The interesting-but-still-hopelessly unaffordable system — for a time delivered door-to-door and set up by tuxedoed concierges — failed in the marketplace. It went on to become a collector’s item.
These days, a Twentieth Anniversary Macintosh, or TAM, often sells for around $1,500. So Redditor Cbaltz2 kind of scored when he picked one up a while back on eBay for $800. And remarkably, he found a good use for it in the here and now.
Apple on Thursday unveiled a $200 million fund to back responsible forestry efforts around the world. The Restore Fund, launched with Conservation International and Apple Card partner Goldman Sachs, aims to remove at least 1 million metric tons of carbon dioxide from the atmosphere every year.
That would be equivalent to removing more than 200,000 passenger vehicles from the road.
Steve Jobs didn’t turn off his phone often. But if he did, it probably meant that he was in Jony Ive’s Industrial Design department, where Jobs relaxed by scouring prototypes of future Apple products.
That’s according to Jobs’ former assistant, Naz Beheshti, in a new book titled Pause. Breathe. Choose: Become the CEO of Your Well-Being. While the book focuses mainly on Beheshti’s practice as a wellness coach, it includes a few memories of her time at Apple. Including how Apple staffers would go into meltdown when they couldn’t reach Jobs — and how they eventually figured out where this meant he was.
Apple will announce the financial results of its winter quarter on April 28. So far, people forced to work and learn from home have been very good for the Mac-maker’s bottom line. We’ll soon see if that carried through to the beginning of 2021.
Apple’s new betas are, by definition, a glimpse at the future when it comes to Apple’s upcoming releases — and the latest crop is no different. From new iMacs to a possible controller redesign for Apple TV, here are some of the hardware breadcrumbs they drop about future Apple plans.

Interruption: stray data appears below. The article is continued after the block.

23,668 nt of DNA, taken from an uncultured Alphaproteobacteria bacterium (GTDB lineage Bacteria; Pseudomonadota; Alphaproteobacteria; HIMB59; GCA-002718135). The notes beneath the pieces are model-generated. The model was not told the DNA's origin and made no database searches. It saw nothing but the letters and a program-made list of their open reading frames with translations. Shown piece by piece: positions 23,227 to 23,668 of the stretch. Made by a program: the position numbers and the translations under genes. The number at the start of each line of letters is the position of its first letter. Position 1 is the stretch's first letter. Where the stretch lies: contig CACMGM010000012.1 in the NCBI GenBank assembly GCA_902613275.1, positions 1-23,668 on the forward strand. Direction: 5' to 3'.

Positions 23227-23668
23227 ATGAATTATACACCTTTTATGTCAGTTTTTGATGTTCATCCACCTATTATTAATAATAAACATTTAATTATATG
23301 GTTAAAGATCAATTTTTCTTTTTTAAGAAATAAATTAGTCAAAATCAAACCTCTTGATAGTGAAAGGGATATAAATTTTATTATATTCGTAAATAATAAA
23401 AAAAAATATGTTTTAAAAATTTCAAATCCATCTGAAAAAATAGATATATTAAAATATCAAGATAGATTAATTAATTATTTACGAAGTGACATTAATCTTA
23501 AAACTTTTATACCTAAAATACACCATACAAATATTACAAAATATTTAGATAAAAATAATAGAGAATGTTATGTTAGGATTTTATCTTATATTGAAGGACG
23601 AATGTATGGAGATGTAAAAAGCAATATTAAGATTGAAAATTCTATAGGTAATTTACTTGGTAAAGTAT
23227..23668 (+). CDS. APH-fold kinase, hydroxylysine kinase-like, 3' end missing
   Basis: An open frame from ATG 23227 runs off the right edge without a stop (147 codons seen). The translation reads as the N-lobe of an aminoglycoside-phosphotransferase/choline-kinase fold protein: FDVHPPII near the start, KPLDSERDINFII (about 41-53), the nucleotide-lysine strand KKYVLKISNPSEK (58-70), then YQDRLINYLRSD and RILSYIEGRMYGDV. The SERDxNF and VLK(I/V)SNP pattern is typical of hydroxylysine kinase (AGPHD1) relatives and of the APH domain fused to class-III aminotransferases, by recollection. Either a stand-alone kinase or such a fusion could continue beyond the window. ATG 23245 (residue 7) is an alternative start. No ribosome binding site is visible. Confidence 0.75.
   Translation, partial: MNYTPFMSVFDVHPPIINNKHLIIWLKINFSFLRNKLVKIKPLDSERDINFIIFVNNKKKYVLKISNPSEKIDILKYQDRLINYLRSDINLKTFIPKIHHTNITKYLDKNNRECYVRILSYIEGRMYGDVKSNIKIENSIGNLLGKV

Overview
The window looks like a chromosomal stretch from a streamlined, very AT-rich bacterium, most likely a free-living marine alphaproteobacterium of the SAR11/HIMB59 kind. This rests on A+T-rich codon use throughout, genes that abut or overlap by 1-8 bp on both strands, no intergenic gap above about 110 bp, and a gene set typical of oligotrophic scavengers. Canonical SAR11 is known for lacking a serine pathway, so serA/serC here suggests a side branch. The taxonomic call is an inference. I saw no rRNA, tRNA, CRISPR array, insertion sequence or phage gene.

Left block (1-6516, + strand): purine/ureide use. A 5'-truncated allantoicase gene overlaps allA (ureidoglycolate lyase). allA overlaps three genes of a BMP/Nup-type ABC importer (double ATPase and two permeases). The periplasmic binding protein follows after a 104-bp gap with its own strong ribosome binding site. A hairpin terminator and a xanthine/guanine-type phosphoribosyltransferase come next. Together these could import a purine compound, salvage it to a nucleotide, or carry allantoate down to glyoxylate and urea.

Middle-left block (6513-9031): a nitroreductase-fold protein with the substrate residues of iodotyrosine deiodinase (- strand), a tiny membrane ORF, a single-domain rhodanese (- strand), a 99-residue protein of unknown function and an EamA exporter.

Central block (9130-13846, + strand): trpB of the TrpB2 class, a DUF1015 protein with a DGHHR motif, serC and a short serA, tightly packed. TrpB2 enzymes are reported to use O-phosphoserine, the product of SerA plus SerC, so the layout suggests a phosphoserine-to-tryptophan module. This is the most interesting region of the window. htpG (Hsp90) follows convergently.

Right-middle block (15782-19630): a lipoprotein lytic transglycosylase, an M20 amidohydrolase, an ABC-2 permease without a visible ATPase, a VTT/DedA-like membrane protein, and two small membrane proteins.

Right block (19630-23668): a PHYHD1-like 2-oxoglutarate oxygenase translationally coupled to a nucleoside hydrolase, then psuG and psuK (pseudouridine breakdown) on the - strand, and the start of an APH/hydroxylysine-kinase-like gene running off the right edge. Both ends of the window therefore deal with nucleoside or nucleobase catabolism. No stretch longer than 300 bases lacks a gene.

Apple’s next product launch will take place in April, not March, a soon-to-be-eyebrowless Jon Prosser claimed Wednesday. Prodigious leaker Prosser had been so sure of his predicted date of March 23 for Apple’s next event that he wagered the integrity of his own facial hair on it. Now he’s admitting defeat.
“The event is in April,” Prosser tweeted. In a follow-up, he suggested that Apple had not previous hosted an April event, so “I get it if you’re skeptical. But here we are.”
Apple delayed plans to start mass-producing its next-gen MacBook Pro until this fall, according to a new report from Nikkei Asia. Originally, Cupertino was expected to start building the new laptops in May or June.
Highly respected analyst Ming-Chi Kuo can find no evidence that Apple plans to remove the iPhone’s Lightning port for charging and data transfers. It won‘t be replaced by USB-C. And a portless model isn’t coming, either.
For the first time since the iMac G3 in the late 1990s, Apple’s all-in-one desktop computer might come in a range of color options, Apple leaker Jon Prosser says.
In a video published Wednesday, Prosser says 2021’s redesigned Apple Silicon iMac will come in black, white, green, blue and rose gold colors. Those are the same color options the latest iPad Air comes in.
Long before Tim Cook brought his operations wizardry to Apple, Del Yocam lent his logistical prowess to Cupertino. Apple’s first chief operating officer, he helped transform the company from a chaotic, scrappy startup into a streamlined manufacturing powerhouse.
He also served as an early mentor to Steve Jobs, the young Apple co-founder who sometimes seemed out of his depth in 1979.
“When I first got to know him, he was lost,” Yocam told Cult of Mac. “He was no longer involved in the Apple II and no one wanted him around, especially management. He didn’t care about money at that time. He was like an orphan, living away from home.”
In many ways, Yocam was the proto-Tim Cook, a manufacturing and operations specialist who helped transform a dysfunctional startup into a massive, moneymaking leader of the early PC industry. He also helped take the rapidly growing company international.
Yocam deserves more credit for helping build Apple than history has so far accorded him. He was one of the main players at a crucial point in Cupertino’s history.
Yocam, now 76, recently talked with Cult of Mac about Apple’s early days. In this exclusive interview, he discusses his friendship and working relationship with Jobs, Apple’s challenging, fascinating, and sometimes malodorous co-founder.
He also reveals new details about Jobs’ tearful ouster from Apple — and how Jobs later offered him an amazing job, only to revoke it at the last moment.